Viva Pinata review

Welcome to the wonderful and colourful world of Viva Piñata which is full of fluffy toy animals filled with sweets ready and willing to be whacked with a spade or stick to reveal their sugary innards. Ok, well the premise in the game isn’t to bust them open but more to breed them so that kids across the World can at their parties. Viva Piñata is all about building a thriving garden which becomes home to various species of Piñata. Once they become residents it’s up to the player to find ways in which to breed them so that they can be sold and the money used to re-invest in the garden so that more desirable and expensive piñatas wish to live there. It’s cute, it’s fun but also a little deceiving considering the amount of brain power required to play. Maybe some kids will get into it but I certainly believe that adults will probably get the most from the game.

Gameplay:

To begin players are introduced the basics of creating a habitable space for piñatas and with some helpful characters on hand to offer tips and advice means that starting out is a fairly simple process. Players first need to sculpt the landscape by smashing with their spade cursor the ground to make planting grass or seeds possible. The spade is a very useful tool and one that players will be using a lot especially as upgrades are available which allow the player do more things such as digging holes for ponds. Once the landscape has been cleared of dry soil, players can then scatter grass seed across the small space available at the beginning of the game and once certain requirements are met in terms of how much space is grassed piñatas will start showing up. There is an order to how piñatas become resident in your garden which starts off with a sighting. This means the Piñata is viewable but can’t be interacted with in any way until they actually visit your garden. In the first case of a visiting worm Piñata (the lowest form of Piñata) once a certain percentage of garden is covered in nice green grass then they will decide to visit your garden and then become a resident. The worms are very easy to attract and once a home has been added (which can be purchased at the village) will automatically be ready for breeding (indicated by love hearts above their heads). By simply highlighting one worm with the cursor and directing it to another will initiate a breeding sequence. Here players need to navigate the Piñata through a maze of bomb shaped hazards in a mini game. Once complete the piñatas will perform a ritual love dance and then an egg is delivered and in time will hatch bringing you a baby Piñata. The baby Piñata will eventually grow to adult size where it too becomes ready for breeding. Soon you can have a vast number of worms at your disposal of which you can keep or sell off for much needed cash.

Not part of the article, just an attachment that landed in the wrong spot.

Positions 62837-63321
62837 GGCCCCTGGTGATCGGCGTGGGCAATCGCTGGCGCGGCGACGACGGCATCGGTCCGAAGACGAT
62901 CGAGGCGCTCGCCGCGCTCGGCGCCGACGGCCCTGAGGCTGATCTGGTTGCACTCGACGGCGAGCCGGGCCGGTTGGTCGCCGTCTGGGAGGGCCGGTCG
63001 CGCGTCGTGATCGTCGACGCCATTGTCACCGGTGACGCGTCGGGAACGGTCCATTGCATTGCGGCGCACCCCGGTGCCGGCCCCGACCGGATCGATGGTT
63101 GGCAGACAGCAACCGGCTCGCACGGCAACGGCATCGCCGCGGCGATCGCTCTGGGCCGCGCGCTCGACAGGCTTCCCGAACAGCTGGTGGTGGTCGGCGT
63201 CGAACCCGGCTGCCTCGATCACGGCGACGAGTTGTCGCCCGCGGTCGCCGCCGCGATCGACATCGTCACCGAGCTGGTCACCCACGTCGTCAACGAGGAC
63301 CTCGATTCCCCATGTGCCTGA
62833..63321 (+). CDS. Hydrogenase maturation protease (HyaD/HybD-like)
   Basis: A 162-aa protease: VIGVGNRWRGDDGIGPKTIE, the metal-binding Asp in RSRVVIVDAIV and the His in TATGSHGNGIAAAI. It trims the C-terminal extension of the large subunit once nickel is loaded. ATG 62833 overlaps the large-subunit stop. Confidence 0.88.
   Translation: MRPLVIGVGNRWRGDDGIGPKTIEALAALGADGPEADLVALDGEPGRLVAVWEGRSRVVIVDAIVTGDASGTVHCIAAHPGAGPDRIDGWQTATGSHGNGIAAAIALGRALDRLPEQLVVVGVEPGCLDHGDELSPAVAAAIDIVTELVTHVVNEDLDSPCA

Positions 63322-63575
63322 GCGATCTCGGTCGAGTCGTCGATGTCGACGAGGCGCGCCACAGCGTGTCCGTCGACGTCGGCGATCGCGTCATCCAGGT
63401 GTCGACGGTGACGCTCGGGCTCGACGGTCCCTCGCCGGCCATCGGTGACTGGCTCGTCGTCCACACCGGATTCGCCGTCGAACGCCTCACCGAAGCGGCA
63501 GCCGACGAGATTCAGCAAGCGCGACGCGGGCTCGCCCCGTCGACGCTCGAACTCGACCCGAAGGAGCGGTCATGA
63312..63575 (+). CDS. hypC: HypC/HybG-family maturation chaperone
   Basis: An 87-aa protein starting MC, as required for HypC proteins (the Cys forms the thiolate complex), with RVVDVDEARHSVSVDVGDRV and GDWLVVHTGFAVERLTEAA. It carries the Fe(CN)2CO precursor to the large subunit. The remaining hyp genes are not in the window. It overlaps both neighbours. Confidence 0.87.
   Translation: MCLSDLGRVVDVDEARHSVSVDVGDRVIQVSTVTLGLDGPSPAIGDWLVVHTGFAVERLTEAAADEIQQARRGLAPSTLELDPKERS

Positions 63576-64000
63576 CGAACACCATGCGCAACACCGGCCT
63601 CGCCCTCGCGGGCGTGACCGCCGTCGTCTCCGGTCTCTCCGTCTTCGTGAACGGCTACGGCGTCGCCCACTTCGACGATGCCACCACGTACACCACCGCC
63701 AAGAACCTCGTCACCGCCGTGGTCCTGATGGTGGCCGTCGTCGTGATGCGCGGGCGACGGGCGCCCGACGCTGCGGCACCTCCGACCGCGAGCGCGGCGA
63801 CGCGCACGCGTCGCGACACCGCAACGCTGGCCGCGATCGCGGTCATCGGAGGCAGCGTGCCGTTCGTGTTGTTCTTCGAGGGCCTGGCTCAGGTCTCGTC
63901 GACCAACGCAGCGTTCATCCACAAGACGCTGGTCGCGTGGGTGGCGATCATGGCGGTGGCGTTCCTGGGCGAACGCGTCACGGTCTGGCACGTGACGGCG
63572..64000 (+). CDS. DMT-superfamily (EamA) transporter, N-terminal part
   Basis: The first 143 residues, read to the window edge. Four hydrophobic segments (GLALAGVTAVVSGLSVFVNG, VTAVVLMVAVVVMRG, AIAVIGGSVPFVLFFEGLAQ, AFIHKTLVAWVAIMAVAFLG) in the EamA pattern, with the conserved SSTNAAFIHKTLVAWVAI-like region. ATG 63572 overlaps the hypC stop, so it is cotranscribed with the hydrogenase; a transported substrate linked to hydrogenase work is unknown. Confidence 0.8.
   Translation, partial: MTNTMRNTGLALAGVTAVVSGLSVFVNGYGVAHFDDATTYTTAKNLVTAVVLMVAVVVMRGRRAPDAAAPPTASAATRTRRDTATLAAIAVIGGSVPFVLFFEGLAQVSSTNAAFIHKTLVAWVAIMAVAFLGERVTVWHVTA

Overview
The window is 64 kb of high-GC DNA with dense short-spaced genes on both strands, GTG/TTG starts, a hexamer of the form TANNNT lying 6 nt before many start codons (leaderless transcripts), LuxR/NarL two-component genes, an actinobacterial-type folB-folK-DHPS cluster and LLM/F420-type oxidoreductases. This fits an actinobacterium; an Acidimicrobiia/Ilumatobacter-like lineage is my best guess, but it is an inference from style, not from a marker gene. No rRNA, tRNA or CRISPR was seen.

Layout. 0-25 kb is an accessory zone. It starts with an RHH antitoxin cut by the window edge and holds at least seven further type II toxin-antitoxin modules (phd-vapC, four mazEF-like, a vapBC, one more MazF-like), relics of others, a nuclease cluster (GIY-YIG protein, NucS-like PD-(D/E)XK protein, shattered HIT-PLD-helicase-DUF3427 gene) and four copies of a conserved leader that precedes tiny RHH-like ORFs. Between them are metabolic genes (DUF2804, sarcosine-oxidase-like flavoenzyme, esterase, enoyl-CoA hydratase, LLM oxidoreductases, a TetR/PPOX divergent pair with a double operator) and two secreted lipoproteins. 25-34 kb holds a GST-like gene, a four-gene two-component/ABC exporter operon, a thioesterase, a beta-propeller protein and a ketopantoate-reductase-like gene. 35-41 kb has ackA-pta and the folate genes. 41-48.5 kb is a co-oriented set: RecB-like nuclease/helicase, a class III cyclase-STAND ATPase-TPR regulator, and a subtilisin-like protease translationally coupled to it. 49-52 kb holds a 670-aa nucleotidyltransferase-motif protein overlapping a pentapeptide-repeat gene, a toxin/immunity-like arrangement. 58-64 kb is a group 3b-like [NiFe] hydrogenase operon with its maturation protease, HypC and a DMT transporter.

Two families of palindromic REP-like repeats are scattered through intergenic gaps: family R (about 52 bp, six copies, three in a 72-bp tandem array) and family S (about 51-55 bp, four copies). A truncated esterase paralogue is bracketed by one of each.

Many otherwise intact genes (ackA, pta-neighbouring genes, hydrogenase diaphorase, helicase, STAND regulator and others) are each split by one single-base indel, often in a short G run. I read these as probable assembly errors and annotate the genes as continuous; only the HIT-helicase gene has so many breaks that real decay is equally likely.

To attract more desirable piñatas, players need to focus on what is in their garden and the individual requirements for Piñata species. A handy encyclopaedia is available which gives some great concise information on the requirements for any spotted piñatas. The worms are completely uncomplicated but more advanced piñatas have very specific needs and thus poses a challenge for the player to get them to reside. There are also other factors to consider as well which includes things like how well certain species get on with others. For example the piñatas based on the sparrow require worms as a food source to aid in breeding. This means players need to have worms in their garden if they wish to breed sparrows. I found that the two species could live side by side quite happily and wouldn’t initiate eating unless directed to do so. What can become a problem are piñatas who visit and require a certain type of Piñata which they will eat regardless of your input. Fighting piñatas also poses a problem as fighting piñatas can result in death or hefty doctors’ bills. This might not seem like such a problem at first but as you get deeper into the game having your prized piñatas require medical attention becomes chillingly frustrating and painful especially if you become too pre-occupied with the thousand other tasks that present themselves during play. Other hazards are sour piñatas that seem to favour the gardens of successful Piñata breeders. These sour types tend to visit and drop soured sweets on the ground which attracts any nearby piñatas to come and eat. Once a soured sweet has been consumed the Piñata becomes ill and once again requires the attention of doctor. Players aren’t completely helpless and this is where the spade comes in handy once again. With a keen eye and vigilance players can smack sour piñatas and also destroy any dropped sweets. The same applies for fighting piñatas which instantly stops the battle, that is of course if you get there in time. This is one of the major headaches of having a successful garden. Imagine if you will a garden full of ornaments, piñatas, Plants that you have grown yourself and various helpers on hand to take care of simple tasks coupled with the fact that you are frantically buying stuff from the village to breed more piñatas. Well amongst all of the activity there are times when you are going to miss the odd fight or sour Piñata dropping sweets. It becomes a real battle of staying alert and I guess at the end of the day is somewhat self induced. You see, players should be in control at all times and with careful management of space should be able to keep things perfectly balanced. However the game seems to lure you into a state of trying to get as many visitors and residents as possible and what happened to me was things started to get out of control until the game finally told me I was too full up and needed to sell piñatas to make room for new ones. I experienced way too many fights and unwanted visitors that I ended up starting a new garden. This isn’t such a bad thing as any cash and experience is carried over and with the knowledge of how bad things can get when you try and cram too many things into the small garden space I set out on a new quest of being more methodical in my approach and it seemed to pay dividends. I think one of the more beneficial actions I employed on my second play through was the inclusion of fenced areas in which to house troublesome or endangered species such as Rabbits and mice. This worked really well for the most part except the helpers seemed to always let them out by not closing the gates behind them. This became quite frustrating especially when at times they could actually smash and break the fencing causing my precious rabbits to run riot and get eaten by foxes (yes it’s quite a task directing escapees back into the pen).